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Re: The Crown Jewels of Scotland

Today In 1745 at the  Retreat from Derby of Bonny Prince Charlie it is well
to remember his brother, Henry Benedict Maria Clement Stuart Cardinal, Duke
of York, known to the Jacobites as "Henry IX, King of Great Britain, France,
and Ireland. He was born at Rome, 11 March, 1725; he died at Frascati, 13
July, 1807. The second son of James Francis Edward Stuart, the Old
Pretender, the Chevalier de St. George, and Clementina, daughter of Prince
James Sobieski. In 1745 a Stuart restoration hopes were high, Henry visited
France, desiring to lead French troops to aid his brother Charles Edward. He
spent  months at Dunkirk waiting. The troops never came. He then  returned
to Rome to enter the priestly state. Twenty-two year old Henry in 1747 was
created cardinal, the next year he received Holy Orders, and was ordained
priest on 1 September 1748. He was forthwith made archpriest of the Vatican
Basilica, and immediately afterwards cardinal camerlengo. In November, 1759
at 34 he was consecrated ostensibly  Archbishop of Corinth, and on 13 July,
1761, became Cardinal-Bishop of Frascati. Being sincerely pious and ardent,
he was a zealous administrator of his see.  Cardinal Stuart reformed the
clergy, and founded a seminary which he endowed with a magnificent library.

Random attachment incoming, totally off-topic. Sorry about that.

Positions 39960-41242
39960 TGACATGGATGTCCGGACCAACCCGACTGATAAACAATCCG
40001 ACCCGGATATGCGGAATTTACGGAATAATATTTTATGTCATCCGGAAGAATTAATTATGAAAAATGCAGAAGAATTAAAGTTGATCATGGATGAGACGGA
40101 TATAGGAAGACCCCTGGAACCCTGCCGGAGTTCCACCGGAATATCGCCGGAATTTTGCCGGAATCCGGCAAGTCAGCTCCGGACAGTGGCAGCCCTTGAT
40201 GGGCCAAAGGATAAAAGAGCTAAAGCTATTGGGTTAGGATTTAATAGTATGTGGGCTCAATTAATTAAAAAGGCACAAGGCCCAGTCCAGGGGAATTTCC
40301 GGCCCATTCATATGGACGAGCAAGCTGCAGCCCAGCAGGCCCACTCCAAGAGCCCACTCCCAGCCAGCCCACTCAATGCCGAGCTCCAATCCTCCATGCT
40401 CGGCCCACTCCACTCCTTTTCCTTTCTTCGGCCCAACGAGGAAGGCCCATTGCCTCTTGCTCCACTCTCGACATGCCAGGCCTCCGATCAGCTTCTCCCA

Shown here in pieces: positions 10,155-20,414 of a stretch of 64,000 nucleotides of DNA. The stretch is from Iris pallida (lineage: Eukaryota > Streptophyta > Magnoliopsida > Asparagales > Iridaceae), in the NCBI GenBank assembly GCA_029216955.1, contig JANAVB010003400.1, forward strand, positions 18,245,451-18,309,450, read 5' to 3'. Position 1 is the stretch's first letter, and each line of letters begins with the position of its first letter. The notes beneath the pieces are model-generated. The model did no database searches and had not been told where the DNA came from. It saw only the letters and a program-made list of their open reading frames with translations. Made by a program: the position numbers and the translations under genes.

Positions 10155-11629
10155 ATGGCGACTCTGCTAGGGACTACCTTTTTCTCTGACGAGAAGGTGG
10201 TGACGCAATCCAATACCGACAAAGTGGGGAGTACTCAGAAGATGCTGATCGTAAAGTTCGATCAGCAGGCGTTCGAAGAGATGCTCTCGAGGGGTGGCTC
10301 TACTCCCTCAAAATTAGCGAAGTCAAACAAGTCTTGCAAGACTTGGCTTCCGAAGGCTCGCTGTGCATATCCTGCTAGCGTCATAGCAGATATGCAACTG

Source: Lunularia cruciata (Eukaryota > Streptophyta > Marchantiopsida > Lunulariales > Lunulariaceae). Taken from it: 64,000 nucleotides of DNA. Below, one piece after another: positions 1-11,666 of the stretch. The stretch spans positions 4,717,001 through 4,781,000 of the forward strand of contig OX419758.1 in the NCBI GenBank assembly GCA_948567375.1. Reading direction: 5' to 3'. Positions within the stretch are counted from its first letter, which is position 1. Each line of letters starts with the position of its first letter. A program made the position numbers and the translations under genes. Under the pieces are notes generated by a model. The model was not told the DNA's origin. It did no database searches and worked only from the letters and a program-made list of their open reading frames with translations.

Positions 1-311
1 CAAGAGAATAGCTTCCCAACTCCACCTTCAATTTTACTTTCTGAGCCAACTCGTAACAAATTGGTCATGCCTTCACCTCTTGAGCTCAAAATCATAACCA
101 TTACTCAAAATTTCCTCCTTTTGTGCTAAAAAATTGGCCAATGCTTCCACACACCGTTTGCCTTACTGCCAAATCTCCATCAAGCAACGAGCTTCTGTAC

The French Revolution and itís anticlerical bent took away his French
benefices. He sacrificed many of his  assets to assist the pope. He  was
reduced to poverty by the seizure of his Frascati estate by the French.  He
fled to Padua, old and sick, and afterwards to Venice. In true Christian
charity the pope forgot him but his old family enimies the Hanover monarchs
to wit King George III of Great Britian  came to his assistance, aiding him
with a life-annuity until he was able to return to Frascati in 1800. In
return for this kindness the cardinal bequeathed to the Prince of Wales,
afterwards George IV, the crown jewels of James II. In  September, 1803, he
became Bishop of Ostia and Velletri, and Dean of the Sacred College, though
he still resided at Frascati. At his death the Stuart papers in his
possession were bought by George IV for the Royal library, and others are
now in the British Museum. There are three portraits of him in the National
Portrait Gallery, London, and one at Blairs College, Aberdeen. He is
entombed at St. Peter's,  Rome.  The only thing the pope gave him and even
that his estate paid for was Canova's monument to keep alive his memory.


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